The Land of Enchantment
Nobody knows for sure why the Anasazi disappeared in 1300 CE, leaving behind an architectural legacy of large communal dwellings erected on cliff ledges and atop mesas. Maybe it was crop-decimating climactic change that forced them from an stable agricultural existence into an uncertain nomadic lifestyle. Maybe it was conflict with outsiders such as the Navajo, or internal strife.
Or maybe the Anasazi were snatched by space aliens. This is New Mexico, after all, where a flying saucer crash-landed in 1947 near Roswell, disgorging a fatally injured, bulb-headed greenie who was subsequently dissected by military coroners. Of course US government representatives now claim that the spaceship was a high-altitude weather balloon, but such propaganda has been discredited through the dogged investigative efforts of the state's mammoth alien-exploitation industry... New Mexico: it's a mysterious, disquieting place -- whether it is space invaders, rabid conspiracy theorists hocking glow-in-the-dark trinkets, or the fact that 25% of the population is employed by the government which unnerves you the most.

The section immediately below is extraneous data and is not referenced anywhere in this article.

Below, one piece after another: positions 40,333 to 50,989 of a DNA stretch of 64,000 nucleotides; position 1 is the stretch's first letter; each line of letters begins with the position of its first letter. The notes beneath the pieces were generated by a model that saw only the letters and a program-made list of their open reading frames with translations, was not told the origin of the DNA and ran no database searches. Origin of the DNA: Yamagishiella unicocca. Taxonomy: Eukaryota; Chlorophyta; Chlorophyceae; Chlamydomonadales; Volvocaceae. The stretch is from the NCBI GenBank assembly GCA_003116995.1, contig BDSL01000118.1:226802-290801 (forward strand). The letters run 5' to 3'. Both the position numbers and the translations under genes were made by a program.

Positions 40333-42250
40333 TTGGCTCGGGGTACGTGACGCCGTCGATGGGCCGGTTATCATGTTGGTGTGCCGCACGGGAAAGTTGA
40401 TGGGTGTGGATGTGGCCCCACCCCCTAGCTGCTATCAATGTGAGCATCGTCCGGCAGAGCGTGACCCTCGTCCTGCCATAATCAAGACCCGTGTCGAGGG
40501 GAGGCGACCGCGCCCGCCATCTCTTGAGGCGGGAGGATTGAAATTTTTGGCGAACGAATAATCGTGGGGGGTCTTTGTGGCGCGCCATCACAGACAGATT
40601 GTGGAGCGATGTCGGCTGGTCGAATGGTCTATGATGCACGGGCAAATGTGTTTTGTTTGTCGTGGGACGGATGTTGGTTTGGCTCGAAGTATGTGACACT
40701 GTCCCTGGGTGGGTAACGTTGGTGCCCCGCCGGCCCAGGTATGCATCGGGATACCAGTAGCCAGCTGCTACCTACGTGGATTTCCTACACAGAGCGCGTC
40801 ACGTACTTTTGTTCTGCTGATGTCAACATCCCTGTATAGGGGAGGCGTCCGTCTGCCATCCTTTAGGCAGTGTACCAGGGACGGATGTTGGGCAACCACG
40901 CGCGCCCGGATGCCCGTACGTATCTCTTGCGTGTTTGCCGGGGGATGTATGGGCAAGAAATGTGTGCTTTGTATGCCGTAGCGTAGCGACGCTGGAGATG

And it's not just Roswell which seems unreal. The pure gypsum grit of White Sands National Monument seems too blinding, too white, too idealized, to exist in nature. The state's most famous outlaw is shrouded by controversy: was Billy the Kid left- or right-handed, did he kill five men or twenty, was he armed with a gun when that snake, Sheriff Pat Garrett, shot him in the dark? What is it that attracts so many New Age devotees to the state -- is it raw the organic beauty of the landscape, or some serene spirit which pervades everyone and everything? Why have so many artist colonies established themselves in Taos and Santa Fe?
Well... New Mexico, nicknamed The Land of Enchantment, is a beautiful, beautiful place. It's easy to understand why so many have been drawn there, for so many centuries... from so far, far away...
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